"I grew up in the '80s in an era that was tough. The Pistons, Celtics, Knicks, Charles Oakley, Anthony Mason. It wasn't dirty. It was just men playing basketball. I was playing tackle football in the street at five years old. Always being physical. Always being tough, just like a man's man. It was just always about being tough.
"I love to be physical. I'm not trying to hurt anybody, but we're grown-ass men and they're making us play with flags on our shorts. You can't touch anybody anymore. Forget that."
Barnes' motor never stops. If it does, he dies.
"He's one of those guys you play against who makes you go ugh," says Sacramento Kings head coach Dave Joerger. "There goes Matt Barnes—ugh!"
He was told outright by coaches that he wasn't going to shoot and would never be a star. He's never averaged more than 10.3 points per game or made more than $3.5 million in any given year before this season. He's made less than $2 million per year in nine different seasons and never played more than three consecutive seasons with any one team.
But his trademark, orchestrated violence, the hired-muscle thing, has kept him alive. It dovetailed with his reckless skill set and innate need to protect whomever he extended his important, desperate love toward.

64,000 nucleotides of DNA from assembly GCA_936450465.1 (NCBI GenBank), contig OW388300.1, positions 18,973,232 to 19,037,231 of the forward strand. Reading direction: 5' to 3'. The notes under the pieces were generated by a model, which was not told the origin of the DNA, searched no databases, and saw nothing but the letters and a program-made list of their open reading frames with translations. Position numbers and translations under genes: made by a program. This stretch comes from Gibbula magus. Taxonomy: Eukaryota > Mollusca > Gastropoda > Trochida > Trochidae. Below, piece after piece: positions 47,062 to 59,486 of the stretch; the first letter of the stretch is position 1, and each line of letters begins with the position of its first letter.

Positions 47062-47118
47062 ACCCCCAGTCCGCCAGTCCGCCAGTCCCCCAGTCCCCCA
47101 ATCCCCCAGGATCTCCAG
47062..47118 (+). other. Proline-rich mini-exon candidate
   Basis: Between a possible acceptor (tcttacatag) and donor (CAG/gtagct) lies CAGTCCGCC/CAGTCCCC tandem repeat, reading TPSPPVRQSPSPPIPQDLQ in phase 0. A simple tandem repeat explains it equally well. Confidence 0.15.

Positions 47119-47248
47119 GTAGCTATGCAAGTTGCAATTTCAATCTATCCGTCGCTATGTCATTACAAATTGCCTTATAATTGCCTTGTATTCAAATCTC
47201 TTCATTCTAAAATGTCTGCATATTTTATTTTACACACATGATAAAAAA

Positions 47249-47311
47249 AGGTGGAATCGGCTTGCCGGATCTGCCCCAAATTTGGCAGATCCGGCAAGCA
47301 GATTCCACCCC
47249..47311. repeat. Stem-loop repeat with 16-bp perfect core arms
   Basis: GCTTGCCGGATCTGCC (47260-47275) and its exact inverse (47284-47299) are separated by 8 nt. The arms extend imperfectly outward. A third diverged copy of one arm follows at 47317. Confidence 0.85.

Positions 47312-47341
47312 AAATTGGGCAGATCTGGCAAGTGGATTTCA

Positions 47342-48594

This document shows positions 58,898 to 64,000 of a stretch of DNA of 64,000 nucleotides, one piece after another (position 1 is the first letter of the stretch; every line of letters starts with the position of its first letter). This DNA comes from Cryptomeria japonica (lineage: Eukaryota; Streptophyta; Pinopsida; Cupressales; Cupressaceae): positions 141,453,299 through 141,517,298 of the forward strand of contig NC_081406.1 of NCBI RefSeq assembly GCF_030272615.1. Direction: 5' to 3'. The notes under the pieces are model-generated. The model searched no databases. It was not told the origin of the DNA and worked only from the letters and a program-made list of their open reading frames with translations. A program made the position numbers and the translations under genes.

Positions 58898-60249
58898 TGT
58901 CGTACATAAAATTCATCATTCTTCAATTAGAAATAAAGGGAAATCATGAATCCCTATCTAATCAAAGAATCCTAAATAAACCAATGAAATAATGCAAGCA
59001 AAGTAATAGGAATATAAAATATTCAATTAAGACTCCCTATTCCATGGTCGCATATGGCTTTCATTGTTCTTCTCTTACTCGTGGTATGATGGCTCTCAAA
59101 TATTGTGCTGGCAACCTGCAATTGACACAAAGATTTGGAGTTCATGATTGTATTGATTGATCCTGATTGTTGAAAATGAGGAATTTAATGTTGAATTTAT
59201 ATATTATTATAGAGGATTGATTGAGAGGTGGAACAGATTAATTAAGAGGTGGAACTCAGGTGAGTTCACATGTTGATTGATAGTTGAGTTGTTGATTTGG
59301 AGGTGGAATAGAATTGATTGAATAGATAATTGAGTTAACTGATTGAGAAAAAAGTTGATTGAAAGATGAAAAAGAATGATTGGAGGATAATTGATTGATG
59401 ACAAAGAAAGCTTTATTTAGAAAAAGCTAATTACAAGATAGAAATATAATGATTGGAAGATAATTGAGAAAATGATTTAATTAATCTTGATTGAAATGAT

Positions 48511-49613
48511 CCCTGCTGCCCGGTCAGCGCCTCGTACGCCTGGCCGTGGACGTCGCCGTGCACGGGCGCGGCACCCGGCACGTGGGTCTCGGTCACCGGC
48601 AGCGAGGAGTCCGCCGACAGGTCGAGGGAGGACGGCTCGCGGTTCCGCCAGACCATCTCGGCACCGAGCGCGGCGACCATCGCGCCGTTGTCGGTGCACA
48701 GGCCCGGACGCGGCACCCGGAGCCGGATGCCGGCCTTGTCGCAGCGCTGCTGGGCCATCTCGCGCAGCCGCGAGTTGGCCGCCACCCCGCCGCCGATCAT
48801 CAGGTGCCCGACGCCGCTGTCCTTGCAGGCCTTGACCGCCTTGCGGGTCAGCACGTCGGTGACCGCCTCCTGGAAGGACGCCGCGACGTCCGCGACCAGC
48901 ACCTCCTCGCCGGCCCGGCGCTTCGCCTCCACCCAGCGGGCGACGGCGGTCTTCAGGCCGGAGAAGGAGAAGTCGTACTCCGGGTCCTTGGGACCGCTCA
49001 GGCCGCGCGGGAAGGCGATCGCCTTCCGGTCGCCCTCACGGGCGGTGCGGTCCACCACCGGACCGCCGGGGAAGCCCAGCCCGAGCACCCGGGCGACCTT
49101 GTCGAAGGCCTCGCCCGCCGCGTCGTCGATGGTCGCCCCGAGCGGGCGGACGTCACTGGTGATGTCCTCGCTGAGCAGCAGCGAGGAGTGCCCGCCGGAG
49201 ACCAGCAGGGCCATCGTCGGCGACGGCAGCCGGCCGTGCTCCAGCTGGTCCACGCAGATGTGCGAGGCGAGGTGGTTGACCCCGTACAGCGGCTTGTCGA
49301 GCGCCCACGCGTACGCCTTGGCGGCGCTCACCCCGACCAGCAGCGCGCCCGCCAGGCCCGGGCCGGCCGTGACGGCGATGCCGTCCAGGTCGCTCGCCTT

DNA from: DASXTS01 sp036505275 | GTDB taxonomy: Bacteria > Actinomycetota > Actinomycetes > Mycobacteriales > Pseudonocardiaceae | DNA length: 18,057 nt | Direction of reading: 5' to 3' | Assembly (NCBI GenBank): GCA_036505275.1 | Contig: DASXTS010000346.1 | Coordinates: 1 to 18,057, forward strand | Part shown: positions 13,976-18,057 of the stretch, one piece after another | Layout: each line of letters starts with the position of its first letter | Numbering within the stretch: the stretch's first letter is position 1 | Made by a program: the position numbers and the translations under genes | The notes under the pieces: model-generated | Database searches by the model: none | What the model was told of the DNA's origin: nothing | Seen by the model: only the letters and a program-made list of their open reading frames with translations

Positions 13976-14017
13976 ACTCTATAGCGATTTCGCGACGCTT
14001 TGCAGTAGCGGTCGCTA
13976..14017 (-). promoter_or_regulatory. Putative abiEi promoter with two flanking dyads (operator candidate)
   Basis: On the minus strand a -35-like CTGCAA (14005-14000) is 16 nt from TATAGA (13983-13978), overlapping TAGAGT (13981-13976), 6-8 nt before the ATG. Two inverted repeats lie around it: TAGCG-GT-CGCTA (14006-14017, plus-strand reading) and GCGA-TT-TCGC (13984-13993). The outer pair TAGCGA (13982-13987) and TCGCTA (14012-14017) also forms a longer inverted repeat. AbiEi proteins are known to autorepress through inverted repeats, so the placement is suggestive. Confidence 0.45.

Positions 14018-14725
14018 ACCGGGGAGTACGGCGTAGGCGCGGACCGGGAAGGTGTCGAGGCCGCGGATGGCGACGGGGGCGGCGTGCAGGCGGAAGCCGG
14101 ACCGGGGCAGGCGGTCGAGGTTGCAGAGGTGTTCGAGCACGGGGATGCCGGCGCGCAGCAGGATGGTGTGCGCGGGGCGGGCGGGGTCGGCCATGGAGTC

"I look at my team like my family," he says. "I would literally die for my family. I'm the protector. That's what I've always done. For some reason I've been on teams with stars—Blake [Griffin], Chris [Paul]—who were picked on or people took cheap shots at. I needed those guys to win, so I had to protect them."
On November 13, 2013, during a Clippers-Thunder clash at Staples Center, Barnes came to the aid of Griffin, who has been the object of hard fouls throughout much of his career, after he got tangled with then-Thunder forward Serge Ibaka.
Barnes shoved Ibaka in retaliation, which set off a prolonged scrum and a three-year war of words between them.
"He's just one of the best teammates I've ever had," Chris Paul says. "You just love him to death. Our kids are friends, he gets along with everyone and he's got your back like no other. There aren't too many guys like that."
"He had our back when he was here," Griffin says. "Those type of guys are so valuable. They're just so hard to find."
Ibaka said Barnes was a clown, his bluster an act. Other detractors who have taken to social media after one Barnes fracas or another also have played down how serious Barnes is.